Health Insurance Exchange Links buyers and sellers of insurance Insurance “Exchange” or “Connector” Uninsured (Not eligible for Medicaid/CHIP) Self Employed Small Business Others Private Plan
Essential Health Benefits Effective 1/1/2014, creates package that includes comprehensive set of services Must cover at least 60% of actuarial value of covered benefits Limits annual cost sharing to current HSA limits Requires all qualified health benefit plans to offer at least the essential package 2014
Premium Credits Provides refundable and advanceable premium credits to eligible individuals/families to purchase insurance through the exchange. If you make:Your premium contribution will be limited to: Up to 133% FPL2% of income 133-150% FPL3-4% of income 150-200% FPL4-6.3% of income 200-250% FPL6.3-8.05% of income 250-300% FPL8.05-9.5% of income 300-400% FPL9.5% of income 2014
Out-of-Pocket Limits The law will limit the amount any person buying through the Exchange will have to pay out-of-pocket. Limits will be tied to federal government’s HSA limits, as follows: 2014 If you make: You won’t pay more than: Based on 2010 HSA limits 100-200% FPL ⅓ HSA limits$1,983 ind/$3,967 family 200-300% FPL½ HSA limits$2,975 ind/$5,950 family 300-400% FPL ⅔ HSA limits$3,987 ind/$7,973 family
Medicaid Expansion By 2014, states must extend Medicaid eligibility to all legal residents up to 133% of poverty and under 65 years old. 133% FPL is $14,404 for individual and $29,327 for family of 4. Feds will cover 100% of states’ costs from 2014-2016 and the following portions after 2016: 2017 – 95% 2018 – 94% 2019 – 93% Beyond – 90% 2014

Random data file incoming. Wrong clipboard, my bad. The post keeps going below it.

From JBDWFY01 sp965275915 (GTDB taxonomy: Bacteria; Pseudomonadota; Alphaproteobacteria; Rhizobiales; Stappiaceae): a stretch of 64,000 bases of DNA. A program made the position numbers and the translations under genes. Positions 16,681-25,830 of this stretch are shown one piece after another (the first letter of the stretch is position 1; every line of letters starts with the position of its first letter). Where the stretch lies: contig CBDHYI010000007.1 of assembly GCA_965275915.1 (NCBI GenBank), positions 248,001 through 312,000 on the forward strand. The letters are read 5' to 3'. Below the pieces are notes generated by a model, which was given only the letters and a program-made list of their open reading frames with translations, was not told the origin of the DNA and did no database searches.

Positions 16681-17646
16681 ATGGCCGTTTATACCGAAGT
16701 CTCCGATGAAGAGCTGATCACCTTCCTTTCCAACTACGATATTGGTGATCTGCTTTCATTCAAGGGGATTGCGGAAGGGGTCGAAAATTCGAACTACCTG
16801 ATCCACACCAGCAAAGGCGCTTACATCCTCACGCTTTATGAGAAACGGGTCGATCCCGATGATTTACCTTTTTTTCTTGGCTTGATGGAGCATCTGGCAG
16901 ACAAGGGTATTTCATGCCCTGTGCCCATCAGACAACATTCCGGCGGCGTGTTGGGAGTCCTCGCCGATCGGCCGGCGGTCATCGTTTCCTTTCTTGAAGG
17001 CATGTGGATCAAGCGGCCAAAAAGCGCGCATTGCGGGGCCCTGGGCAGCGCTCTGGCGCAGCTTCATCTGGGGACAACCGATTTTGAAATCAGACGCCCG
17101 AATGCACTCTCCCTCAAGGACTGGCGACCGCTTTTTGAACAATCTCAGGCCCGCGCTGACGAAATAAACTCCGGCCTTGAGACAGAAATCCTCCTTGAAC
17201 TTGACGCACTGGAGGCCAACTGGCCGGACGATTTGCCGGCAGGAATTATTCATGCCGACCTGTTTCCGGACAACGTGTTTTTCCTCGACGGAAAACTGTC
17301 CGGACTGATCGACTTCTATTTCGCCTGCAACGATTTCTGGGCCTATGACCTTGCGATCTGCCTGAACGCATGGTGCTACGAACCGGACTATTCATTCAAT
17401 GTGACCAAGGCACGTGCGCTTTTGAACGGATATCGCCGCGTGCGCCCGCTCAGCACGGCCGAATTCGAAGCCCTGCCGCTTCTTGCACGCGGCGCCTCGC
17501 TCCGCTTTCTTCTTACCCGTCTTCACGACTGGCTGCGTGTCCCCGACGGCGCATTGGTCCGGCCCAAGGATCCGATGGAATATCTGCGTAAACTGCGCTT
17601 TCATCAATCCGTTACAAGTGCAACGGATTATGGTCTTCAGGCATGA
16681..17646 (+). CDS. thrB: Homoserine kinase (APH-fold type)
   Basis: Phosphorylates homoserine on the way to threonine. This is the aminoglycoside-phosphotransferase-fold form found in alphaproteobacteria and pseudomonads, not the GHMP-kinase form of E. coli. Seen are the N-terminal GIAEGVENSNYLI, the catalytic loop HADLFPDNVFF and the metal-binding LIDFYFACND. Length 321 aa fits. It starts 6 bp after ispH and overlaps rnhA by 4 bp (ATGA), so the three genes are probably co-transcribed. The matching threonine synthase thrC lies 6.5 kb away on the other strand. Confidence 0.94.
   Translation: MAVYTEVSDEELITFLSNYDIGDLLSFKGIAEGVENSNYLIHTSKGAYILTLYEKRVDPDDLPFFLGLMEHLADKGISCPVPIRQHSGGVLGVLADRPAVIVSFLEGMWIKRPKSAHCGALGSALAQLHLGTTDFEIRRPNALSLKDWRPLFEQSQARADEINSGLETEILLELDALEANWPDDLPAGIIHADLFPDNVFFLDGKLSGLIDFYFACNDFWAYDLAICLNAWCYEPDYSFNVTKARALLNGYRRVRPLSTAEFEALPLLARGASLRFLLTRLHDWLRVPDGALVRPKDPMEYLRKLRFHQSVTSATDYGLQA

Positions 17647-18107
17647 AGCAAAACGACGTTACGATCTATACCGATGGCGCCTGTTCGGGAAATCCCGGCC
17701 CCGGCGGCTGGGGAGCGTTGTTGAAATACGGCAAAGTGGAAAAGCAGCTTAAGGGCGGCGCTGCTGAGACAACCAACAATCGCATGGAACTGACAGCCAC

Additional Insurance Reforms No annual limits on coverage No denial of coverage for adults with pre- existing conditions No higher premium based on gender or medical history Insurers required to report share of premium income spent on medical care Limits on out-of-pocket costs 2014
Individual Mandate Beginning Jan. 1, 2014, US citizens and legal immigrants must have coverage or pay a penalty when they file their federal tax returns. – Individual penalties $95 per person in 2014 $325 per person in 2015 $695 per person in 2016 – Household penalties 1% of household income in 2014 2% of household income in 2015 2.5% of household income in 2016 *Exemptions for hardship 2014
Insurance Reforms & the Individual Mandate Many of the popular insurance reforms work only if we have an individual mandate. Why? – If you could buy auto insurance the day you had an accident, would you buy it beforehand? – If you could buy homeowners insurance the day your house burned down, would you buy it beforehand? – If you could buy health insurance the day you were diagnosed with cancer, would you buy it beforehand? – If only sick people bought insurance, what would happen to the premiums?
Provisions Affecting Employers Provides tax credits to small businesses that purchase health insurance for employees (2010) Allows young adults up to 26 to remain on parents policies (2010) Requires employers to report health care benefits value on W-2 forms (2011) Pay or play for large employers (more than 50 workers) (2014) Allows large employers to provide coverage through state exchanges (2017) Imposes 40% excise tax on Cadillac plans (2018)
Tax Credits for Small Employers Tax credits for small employers with less than 26 workers paying at least half of their workers’ health premiums Phase I provides tax credit up to 35% of employer’s contribution (tax years 2010 – 2013) Phase II provides tax credit up to 50% of employer’s contribution (tax years 2014 and beyond) Amount of tax credit varies with firm size and average wage 2010
Pay or Play for Large Employers Large employers (more than 50 workers) not offering coverage will pay $2,000 per year per worker minus first 30 full-time employees. Employers with 50 or fewer employees are exempt. 2014
What Happens Now? The new law contains broad concepts and requirements, but the details will come with regulations. Those regulations will be drafted by a variety of federal agencies, and interested persons will need to track the proposed regulations carefully. In short, there’s still a lot of work to be done!
Regardless of what happens… South Carolina’s hospitals were founded to provide care for their communities. Our state’s hospitals care for everyone, even those who can’t pay. We’re here to provide for the health needs of our communities. No matter what.